Comatose nursing home patient may have suffered during childbirth

The woman in a decade-long persistent vegetative state who gave birth to a healthy baby boy last month to the surprise of her family and the staff at the Phoenix, Arizona nursing home where she lived, may have suffered great pain during labor and delivery, a maternal fetal medicine expert told CNN. “I can tell you that to go through labor and deliver a baby with absolutely no analgesic is difficult, but I can’t speculate as to what this patient felt, if she felt any pain, if she knew it was happening,” said Dr. Deborah Feldman, director of maternal fetal ... Read More

Jury told J&J knew its talc was contaminated with asbestos

The environmental health scientist who opened and ran an asbestos laboratory for the state of New York for more than 30 years beginning in the late 1970s told a California jury last week that based on studies he’d seen over the past three decades, it was “clear” that potentially millions of cancer-causing asbestos fibers were nestled in each gram of talcum powder allegedly used in Johnson & Johnson products like Johnson’s Baby Powder and Shower to Shower body powder, Law360 reports. “The testing I have seen (shows) that (asbestos) was present at least as early as 1971 and up through the ... Read More

Louis C.K. makes crude jokes about sexual harassment accusations against him

Louis C.K. apparently hasn’t learned his lesson. The comedic actor got caught in the #MeToo riptide in 2017 when he was accused of taking women he worked with into private rooms, taking his clothes off, and asking if he could masturbate in front of them. At the time, he issued a statement, “There is nothing about this that I forgive myself for.” Then he pledged to “step back and take a long time to listen.” But did he really mean it? Nine months after those remarks, Louis C.K. took the stage at New York’s Comedy Cellar riffing on racism and rape ... Read More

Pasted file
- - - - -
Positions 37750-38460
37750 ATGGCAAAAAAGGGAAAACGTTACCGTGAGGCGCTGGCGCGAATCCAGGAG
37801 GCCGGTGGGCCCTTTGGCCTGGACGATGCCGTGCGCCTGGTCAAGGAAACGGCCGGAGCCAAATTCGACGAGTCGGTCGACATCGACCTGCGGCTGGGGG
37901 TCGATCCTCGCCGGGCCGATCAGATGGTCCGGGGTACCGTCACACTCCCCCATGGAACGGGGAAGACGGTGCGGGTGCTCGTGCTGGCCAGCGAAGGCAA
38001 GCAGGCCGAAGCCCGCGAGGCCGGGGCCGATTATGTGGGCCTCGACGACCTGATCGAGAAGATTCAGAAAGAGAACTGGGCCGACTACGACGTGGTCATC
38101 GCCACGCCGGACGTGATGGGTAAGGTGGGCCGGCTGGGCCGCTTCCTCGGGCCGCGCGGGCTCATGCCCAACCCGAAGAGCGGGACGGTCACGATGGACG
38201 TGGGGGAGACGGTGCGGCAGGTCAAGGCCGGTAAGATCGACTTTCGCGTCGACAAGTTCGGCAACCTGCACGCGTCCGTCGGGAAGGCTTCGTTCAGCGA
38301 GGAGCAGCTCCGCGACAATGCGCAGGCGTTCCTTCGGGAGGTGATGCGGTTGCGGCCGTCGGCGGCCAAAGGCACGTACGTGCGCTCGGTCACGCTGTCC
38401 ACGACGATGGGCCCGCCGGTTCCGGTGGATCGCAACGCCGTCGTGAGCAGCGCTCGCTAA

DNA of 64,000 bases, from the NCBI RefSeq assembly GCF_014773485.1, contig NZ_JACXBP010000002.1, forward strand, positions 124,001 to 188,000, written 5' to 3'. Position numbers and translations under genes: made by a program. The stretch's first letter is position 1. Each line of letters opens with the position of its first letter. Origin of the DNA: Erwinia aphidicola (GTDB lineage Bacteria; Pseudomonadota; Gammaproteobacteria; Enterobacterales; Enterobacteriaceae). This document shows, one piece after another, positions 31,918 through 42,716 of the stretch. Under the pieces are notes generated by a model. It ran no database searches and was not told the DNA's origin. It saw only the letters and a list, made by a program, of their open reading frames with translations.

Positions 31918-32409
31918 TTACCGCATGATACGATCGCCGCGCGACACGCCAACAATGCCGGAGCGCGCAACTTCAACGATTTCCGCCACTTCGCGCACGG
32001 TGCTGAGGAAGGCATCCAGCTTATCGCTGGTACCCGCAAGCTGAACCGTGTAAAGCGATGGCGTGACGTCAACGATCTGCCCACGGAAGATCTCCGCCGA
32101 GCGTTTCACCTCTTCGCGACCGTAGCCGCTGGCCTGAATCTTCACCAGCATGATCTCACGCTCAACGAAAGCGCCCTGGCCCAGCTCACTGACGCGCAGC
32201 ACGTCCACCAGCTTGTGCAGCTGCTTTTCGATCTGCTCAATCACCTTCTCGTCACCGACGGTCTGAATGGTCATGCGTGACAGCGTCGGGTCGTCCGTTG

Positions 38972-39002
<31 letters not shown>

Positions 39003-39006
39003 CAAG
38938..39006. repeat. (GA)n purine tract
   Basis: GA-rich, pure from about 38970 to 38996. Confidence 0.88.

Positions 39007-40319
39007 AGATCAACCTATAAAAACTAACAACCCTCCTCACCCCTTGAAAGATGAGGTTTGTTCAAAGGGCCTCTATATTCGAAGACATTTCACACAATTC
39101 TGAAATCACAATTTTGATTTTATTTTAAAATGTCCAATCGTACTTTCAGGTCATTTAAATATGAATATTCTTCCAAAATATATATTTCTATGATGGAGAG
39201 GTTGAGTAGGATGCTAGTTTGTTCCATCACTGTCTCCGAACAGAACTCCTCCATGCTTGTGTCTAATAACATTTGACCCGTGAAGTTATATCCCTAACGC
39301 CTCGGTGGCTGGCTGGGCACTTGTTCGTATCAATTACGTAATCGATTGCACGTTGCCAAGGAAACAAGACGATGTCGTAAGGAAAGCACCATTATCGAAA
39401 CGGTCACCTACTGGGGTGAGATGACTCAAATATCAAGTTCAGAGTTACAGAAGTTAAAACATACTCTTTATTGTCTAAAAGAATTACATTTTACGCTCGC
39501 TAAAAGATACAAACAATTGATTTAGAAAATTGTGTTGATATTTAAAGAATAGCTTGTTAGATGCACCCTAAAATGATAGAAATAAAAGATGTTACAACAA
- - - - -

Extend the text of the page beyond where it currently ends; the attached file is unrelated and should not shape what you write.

Trump EPA pick proposes new uses for cancer-causing asbestos

Former coal-industry lobbyist Andrew Wheeler, President Donald Trump’s pick to head the Environmental Protection Agency (EPA), fielded questions from senators at his confirmation hearing this week about his position on key actions he’s taken in the past six months as acting EPA chief, actions that forward Trump’s agenda of deregulating industries that harm the environment. Wheeler became acting director of the EPA in July when Scott Pruitt resigned, but was formally nominated to the position last week. With Republicans holding a 53 to 47 majority in the Senate, it is expected he will be confirmed. “There is no more important ... Read More

Times chronicles opioid addicts’ journey to recovery

Addiction was once something that happened to other people. But opioids have changed that. Drugs once prescribed to treat pain have turned patients into addicts, forcing them to the extremes to feed their habit. Hundreds of thousands of people from all demographics have become caught up in the grip of the nation’s opioid epidemic. Last year, more than 49,000 people died from opioid overdose. Last month, The New York Times published a moving overview of the opioid crisis called “A Visual Journey Through Addiction,” that chronicles how these drugs can “hijack the brain” and make the average person an addict. ... Read More